Iran on Friday handed world powers its “constructive and creative” response to their bid to end the five-year standoff over its contested nuclear programme, top officials said.
“The Islamic republic has prepared and presented a response to the letter of the six countries with a constructive and creative view and a focus on common ground,” state television quoted top nuclear negotiator Saeed Jalili as saying.
A spokeswoman for the EU’s Javier Solana confirmed the response had been delivered Friday evening in a letter to the European Union’s foreign policy chief and to the foreign ministers of the six countries that submitted the offer. She gave no details of the letter.
The spokeswoman, Cristina Gallach, earlier said Solana had held “positive” talks by telephone with Jalili, who has fronted talks with Tehran on behalf of Britain, China, France, Germany, Russia and the United States.
Last month Solana gave Iran a letter from the six foreign ministers and a package offering Tehran technology and negotiations if it suspends uranium enrichment, which the West fears could be used to make atomic weapons.
The semi-official Mehr news agency on Friday quoted an informed source as saying that the response to Solana was handed over by Iran’s ambassador to Brussels.
Jalili did not elaborate on the contents of the Iranian response.
The source quoted by Mehr said the response was specifically to the world powers’ letter, implying there could be another response to the package attached to the letter.
Jalili also said both sides had agreed that talks would be held again by the end of the current Iranian month of Tir, which ends in two weeks.
Gallach said: “They had a positive, constructive conversation. They agreed to remain in contact.” She said Jalili said the response would contain “more concrete elements” but stressed that “some time will be needed to analyse it.”
Iran has also put forward its own more all-embracing offer aimed at solving world problems, including the nuclear issue, and has said there is common ground between the two packages.
There has been considerable speculation in recent days that Tehran was softening its tone on the nuclear standoff.
The foreign policy adviser to supreme leader Ayatollah Ali Khamenei, Ali Akbar Velayati, said it would be in Iran’s interest to accept the negotiations.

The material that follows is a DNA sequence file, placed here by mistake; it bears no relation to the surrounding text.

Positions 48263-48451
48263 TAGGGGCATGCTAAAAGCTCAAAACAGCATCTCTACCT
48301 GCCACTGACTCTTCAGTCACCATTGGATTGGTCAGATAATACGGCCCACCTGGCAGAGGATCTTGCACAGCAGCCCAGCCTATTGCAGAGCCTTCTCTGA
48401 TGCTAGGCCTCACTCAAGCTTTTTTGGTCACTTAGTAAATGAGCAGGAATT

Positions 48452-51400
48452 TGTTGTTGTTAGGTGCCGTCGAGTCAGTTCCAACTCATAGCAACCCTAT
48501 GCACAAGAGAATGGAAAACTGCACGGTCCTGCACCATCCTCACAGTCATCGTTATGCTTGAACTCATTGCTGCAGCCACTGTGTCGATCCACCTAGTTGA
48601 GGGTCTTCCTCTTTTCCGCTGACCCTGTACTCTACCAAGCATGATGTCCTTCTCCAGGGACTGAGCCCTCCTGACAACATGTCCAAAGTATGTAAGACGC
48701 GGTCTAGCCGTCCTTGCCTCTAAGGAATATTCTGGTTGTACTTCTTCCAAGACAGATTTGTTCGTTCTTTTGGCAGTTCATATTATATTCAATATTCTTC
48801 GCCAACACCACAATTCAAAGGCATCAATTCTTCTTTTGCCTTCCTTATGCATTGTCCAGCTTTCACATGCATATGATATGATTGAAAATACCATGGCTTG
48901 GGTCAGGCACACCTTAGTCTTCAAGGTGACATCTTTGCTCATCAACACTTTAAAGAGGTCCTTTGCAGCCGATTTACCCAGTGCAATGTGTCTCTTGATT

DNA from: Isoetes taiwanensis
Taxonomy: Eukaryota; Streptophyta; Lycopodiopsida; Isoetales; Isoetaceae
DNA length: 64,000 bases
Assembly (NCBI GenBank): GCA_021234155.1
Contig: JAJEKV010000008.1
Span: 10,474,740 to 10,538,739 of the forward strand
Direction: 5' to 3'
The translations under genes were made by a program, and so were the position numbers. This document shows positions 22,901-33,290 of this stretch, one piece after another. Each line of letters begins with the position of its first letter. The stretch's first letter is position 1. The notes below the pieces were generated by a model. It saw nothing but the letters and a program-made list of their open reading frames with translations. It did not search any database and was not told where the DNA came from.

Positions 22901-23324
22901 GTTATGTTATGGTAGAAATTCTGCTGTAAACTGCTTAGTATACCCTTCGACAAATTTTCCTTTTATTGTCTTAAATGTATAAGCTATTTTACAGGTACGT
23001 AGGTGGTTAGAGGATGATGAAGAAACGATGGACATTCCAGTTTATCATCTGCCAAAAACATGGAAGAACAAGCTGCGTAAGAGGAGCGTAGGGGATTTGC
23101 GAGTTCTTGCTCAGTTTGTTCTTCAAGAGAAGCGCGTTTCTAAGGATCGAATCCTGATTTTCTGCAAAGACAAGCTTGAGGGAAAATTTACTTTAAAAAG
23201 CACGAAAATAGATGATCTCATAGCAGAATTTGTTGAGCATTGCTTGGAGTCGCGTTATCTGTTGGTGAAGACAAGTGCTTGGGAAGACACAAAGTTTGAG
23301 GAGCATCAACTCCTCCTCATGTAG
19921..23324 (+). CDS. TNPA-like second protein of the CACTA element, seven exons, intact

Foreign Minister Manouchehr Mottaki has also spoken of a “new process.”
Velayati however on Thursday said his comments had been misinterpreted, insisting: “I talked about accepting negotiations and not accepting the proposed package.”
Washington has never ruled out taking military action against Tehran, and in recent weeks speculation has mounted that Iran’s regional arch-enemy Israel was preparing pre-emptive strikes against its atomic sites.
In a sign of continued tensions, the head of Iran’s elite Revolutionary Guards, General Mohammad Ali Jafari, warned: “Any action against Iran will be interpreted as the start of a war.”
US media reported that more than 100 Israeli warplanes staged a training exercise with Greece last month to prepare for a possible long-distance strike and as a warning to Tehran.
In an unusual move, the letter from the six world powers was personally signed by US Secretary of State Condoleezza Rice along with her counterparts.
“Formal negotiations can start as soon as Iran’s enrichment-related and reprocessing activities are suspended,” said the text of the letter, addressed to both Mottaki and Jalili.
“We want to be clear that we recognise Iran’s rights under the international treaties… But with these rights come responsibilities, in particular to restore the confidence of the international community in Iran’s nuclear programme.”
World powers fear that Iran could use enrichment to make a nuclear weapon. Tehran insists its atomic drive is peaceful and aimed only at producing nuclear power for a growing population.
Tehran has made no sign it is ready to give ground on the key question of enrichment, which Iran must suspend in order to enter the talks offered by the world powers.
Diplomatic sources said Solana had not ruled out a deal whereby world powers would refrain from further sanctions on Iran provided it did not start operating any more centrifuges to enrich uranium.